In 1949, two mummies were excavated from graves in the Altai Mountains; they were thought to be a local chieftain and his wife or concubine from the Pazryryk culture.
Their remains now rest in the Hermitage Museum in St. Petersburg and are very well preserved from being encased in ice for thousands of years. The male is between 55 and 60 years of age and the woman would have been ten years younger.
Using a Siemens SOMATOM Emotion, the bodies have been scanned to create tomographic images. Tomographic imaging, in this case, uses a CT scanning machine to take images of the bodies, section by section. Once these are entered into a computer, a 3D image can be created of the insides of the bodies as well as the outsides. It’s like a form of autopsy without the need for incisions, and this is the first time the museum has used this technology.
The data from the scans will be studied by a range of specialists that include biological anthropologists, radiologists, and archaeologists. They are hoping to establish the cause of death for the couple and also to be able to see further into the mummification technique that was used. Also, they are hopeful they can use the images to recreate what these people would have looked like in life.
The graves themselves have been plundered many times since prehistoric times, but fortunately, two carpets were left behind with the bodies. These carpets are the oldest ever found in the world so far. The images on one are very clear; they were created from felt and appliqued with multi-coloured images of people and horses. Some of the sewn figures are a meter in height. The second carpet is pile-woven and is one of the earliest of its kind. It was created in yellows, creams, reds, and browns, and contains some of the same imagery found on the felted carpet.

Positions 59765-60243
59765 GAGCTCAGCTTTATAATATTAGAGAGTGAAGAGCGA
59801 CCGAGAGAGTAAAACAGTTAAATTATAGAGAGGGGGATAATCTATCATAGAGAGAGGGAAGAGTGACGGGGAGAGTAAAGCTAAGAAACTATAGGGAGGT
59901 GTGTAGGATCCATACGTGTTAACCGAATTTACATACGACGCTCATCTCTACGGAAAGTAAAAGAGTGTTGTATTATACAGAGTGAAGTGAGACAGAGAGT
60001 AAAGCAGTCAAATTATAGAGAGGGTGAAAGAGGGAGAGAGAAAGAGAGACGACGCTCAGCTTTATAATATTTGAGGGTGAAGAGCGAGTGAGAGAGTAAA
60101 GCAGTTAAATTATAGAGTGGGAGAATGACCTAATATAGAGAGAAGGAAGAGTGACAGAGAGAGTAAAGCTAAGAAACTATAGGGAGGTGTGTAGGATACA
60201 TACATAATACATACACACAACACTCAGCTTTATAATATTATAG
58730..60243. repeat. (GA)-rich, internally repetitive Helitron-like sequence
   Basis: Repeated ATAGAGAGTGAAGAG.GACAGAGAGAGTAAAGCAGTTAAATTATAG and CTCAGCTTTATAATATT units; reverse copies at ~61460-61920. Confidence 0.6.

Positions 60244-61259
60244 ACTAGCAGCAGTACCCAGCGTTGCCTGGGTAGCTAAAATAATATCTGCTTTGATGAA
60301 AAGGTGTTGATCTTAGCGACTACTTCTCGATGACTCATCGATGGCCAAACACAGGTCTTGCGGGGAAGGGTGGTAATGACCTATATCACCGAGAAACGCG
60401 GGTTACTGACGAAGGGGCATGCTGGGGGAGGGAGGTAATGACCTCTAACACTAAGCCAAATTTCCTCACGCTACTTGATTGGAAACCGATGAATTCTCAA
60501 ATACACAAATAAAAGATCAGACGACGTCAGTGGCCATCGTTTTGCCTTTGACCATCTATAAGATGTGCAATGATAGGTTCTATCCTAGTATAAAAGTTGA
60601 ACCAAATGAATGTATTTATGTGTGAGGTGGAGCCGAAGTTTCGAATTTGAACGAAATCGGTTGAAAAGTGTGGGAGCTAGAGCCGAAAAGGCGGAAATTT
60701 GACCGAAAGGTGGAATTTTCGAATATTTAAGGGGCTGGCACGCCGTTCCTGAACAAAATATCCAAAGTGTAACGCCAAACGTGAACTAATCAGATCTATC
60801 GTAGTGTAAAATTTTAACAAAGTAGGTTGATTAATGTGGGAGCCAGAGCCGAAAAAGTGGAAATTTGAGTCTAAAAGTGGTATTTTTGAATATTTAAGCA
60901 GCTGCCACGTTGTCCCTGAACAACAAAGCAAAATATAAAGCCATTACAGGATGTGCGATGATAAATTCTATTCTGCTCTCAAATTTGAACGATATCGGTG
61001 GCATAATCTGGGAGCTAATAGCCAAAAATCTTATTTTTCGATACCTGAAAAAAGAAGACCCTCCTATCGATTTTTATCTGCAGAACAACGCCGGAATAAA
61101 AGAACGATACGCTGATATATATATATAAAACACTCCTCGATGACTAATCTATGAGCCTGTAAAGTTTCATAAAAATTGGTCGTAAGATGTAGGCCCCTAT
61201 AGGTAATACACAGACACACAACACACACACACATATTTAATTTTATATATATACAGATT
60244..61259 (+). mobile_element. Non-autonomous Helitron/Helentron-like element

In the grave mound, there was a wooden burial chamber that had been covered in logs. The male and female were together in one wooden sarcophagus. Both bodies had been mummified in the same manner, with holes drilled into the skulls and internal organs removed through an abdominal slice. Also, all the muscles had been removed, leaving only skin and bones; the forms of the bodies were then reshaped using a stuffing made of horsehair. Any incisions made on the bodies had been sewn closed.
The male in the burial mound has various tattoos that are of interest to scientists. On his left shoulder is depicted a feline predator, and on his right shoulder, there is a horse. On his right forearm is what looks like an Asiatic wild ass or horse, and a predator that has a striped tail. Because of skin folds, the tattoos can’t be seen in full. On his hands are images of birds and on his legs below his knees, are groups of ungulates. The woman has a predatory bird on her left arm, shown killing what looks to be a deer, and on her hand is a rooster, The Siberian Times reported.
With the bodies, the archaeologists also found sheep and goat skins, traces of an incense burner, and broken shards of pots. Nine horses were guarding the burial chamber – all geldings and all complete with harnesses and saddles. They were decorated with wooden figurines of lions, griffins, and deer. There is also a disassembled wooden chariot in the grave, thought to have been a part of the funeral rites.